Irrelevant, has-been quitter Sarah Palin reforms health care by typin’ stuff.
Concerning the Death Panels
Sarah Palin | Facebook | August 12, 2009
Now put this in context. These consultations are authorized whenever a Medicare recipient’s health changes significantly or when they enter a nursing home, and they are part of a bill whose stated purpose is “to reduce the growth in health care spending.” Is it any wonder that senior citizens might view such consultations as attempts to convince them to help reduce health care costs by accepting minimal end-of-life care?
Finance Committee drops end-of-life provision
Michael O’Brien | The Hill | August 13, 2009
The Senate Finance Committee will drop a controversial provision on consultations for end-of-life care from its proposed healthcare bill, its top Republican member said Thursday.
Obama’s Senior Moment
Wall Street Journal | August 13, 2009
A lot of talk has centered on what Sarah Palin inelegantly called “death panels.” Of course rationing to save the federal fisc will be subtler than a bureaucratic decision to “pull the plug on grandma,” as Mr. Obama put it. But Mrs. Palin has also exposed a basic truth. A substantial portion of Medicare spending is incurred in the last six months of life.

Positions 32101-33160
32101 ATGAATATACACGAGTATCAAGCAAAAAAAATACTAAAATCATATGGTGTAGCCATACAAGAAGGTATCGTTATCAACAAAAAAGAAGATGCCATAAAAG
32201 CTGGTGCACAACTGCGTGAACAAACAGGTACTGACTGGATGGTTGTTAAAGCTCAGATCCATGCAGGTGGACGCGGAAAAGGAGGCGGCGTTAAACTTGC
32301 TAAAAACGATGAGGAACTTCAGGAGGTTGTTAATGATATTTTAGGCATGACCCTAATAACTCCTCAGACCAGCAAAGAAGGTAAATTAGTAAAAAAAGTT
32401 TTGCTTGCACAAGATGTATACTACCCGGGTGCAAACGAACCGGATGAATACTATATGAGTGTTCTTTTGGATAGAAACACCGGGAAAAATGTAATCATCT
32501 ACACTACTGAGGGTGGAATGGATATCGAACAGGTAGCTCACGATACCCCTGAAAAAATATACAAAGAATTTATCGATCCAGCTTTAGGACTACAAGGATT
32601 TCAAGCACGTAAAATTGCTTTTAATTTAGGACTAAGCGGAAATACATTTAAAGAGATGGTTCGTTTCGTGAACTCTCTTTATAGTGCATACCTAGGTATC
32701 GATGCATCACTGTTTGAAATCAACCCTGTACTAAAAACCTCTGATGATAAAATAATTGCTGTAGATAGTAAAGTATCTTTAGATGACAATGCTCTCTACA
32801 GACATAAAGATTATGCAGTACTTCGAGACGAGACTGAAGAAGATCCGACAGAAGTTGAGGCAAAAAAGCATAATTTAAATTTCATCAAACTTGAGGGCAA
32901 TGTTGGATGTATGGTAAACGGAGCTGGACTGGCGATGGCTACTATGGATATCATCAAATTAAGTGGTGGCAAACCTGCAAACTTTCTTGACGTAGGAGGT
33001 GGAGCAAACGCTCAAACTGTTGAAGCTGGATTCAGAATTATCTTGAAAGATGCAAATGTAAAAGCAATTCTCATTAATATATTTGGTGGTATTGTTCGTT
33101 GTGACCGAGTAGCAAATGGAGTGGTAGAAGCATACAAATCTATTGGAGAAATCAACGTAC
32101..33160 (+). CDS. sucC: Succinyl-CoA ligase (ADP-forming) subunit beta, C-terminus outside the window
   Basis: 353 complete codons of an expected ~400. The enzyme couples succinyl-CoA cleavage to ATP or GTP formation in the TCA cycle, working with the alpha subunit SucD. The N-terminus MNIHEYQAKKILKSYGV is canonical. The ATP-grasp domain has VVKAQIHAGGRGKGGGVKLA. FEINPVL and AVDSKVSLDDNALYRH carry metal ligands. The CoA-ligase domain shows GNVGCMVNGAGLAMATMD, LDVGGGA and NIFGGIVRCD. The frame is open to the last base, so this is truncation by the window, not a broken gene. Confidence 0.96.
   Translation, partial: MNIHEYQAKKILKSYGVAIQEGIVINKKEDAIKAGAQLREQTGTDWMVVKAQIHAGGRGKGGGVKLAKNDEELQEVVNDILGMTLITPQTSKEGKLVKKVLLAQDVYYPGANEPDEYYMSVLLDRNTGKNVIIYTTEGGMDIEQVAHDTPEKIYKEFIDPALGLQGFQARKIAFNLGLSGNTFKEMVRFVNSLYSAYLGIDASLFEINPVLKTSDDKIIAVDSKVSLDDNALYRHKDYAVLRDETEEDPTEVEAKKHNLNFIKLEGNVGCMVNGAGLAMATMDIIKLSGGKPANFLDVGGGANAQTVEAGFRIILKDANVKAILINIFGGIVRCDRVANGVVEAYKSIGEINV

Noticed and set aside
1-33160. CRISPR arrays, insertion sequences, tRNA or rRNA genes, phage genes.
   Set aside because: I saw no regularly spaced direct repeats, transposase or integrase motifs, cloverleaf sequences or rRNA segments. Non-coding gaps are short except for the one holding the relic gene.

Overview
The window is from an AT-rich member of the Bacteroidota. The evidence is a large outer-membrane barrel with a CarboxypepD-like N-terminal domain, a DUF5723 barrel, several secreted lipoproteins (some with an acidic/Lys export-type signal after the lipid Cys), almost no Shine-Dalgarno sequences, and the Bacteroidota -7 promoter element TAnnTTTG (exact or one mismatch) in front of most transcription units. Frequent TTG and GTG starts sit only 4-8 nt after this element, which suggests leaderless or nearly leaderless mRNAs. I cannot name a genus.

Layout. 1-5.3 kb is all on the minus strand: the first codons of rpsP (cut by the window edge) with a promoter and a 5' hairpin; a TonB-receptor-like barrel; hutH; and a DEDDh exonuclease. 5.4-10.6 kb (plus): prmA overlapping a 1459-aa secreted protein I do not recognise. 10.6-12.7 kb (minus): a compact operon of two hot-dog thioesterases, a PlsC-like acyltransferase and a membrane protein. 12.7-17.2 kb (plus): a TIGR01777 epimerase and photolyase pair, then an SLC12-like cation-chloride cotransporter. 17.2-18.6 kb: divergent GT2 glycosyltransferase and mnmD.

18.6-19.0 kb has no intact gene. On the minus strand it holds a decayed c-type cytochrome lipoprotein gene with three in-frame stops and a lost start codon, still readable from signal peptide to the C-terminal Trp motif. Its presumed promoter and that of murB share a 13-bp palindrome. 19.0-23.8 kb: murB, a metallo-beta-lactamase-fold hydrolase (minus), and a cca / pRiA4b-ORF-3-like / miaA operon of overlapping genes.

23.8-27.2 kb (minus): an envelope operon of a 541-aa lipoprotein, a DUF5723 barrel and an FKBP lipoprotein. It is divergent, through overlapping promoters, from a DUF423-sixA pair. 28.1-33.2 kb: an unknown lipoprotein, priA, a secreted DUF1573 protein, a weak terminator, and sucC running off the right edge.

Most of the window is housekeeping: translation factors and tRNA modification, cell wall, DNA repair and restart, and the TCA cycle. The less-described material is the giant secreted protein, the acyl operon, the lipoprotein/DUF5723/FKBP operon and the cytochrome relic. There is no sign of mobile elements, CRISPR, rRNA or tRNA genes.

James Taranto | Wall Street Journal | August 14, 2009
From his description, it sounded to us as though Palin really had gone too far. A week later, it is clear that she has won the debate.
We are God’s partners
Ben Smith | August 19, 2009
“We are God’s partners in matters of life and death,” Obama said, according to Moline (paging Sarah Palin…), quoting from the Rosh Hashanah prayer that says that in the holiday period, it is decided “who shall live and who shall die.”
Sorry folks, Sarah Palin is (partly) right
Michael Cannon | Detroit Free Press | August 19, 2009
No one ever accused Palin of being a health policy expert, and many found her hyperbolic term “death panel” off-putting. But that should not distract voters from this reality: President Obama has proposed a new body that would enhance Medicare’s ability to deny care to the elderly and disabled based on government bureaucrats’ arbitrary valuations of those patients’ lives.
The Death Book for Veterans
Jim Towney | Wall Street Journal | August 18, 2009
If President Obama wants to better understand why America’s discomfort with end-of-life discussions threatens to derail his health-care reform, he might begin with his own Department of Veterans Affairs (VA). He will quickly discover how government bureaucrats are greasing the slippery slope that can start with cost containment but quickly become a systematic denial of care.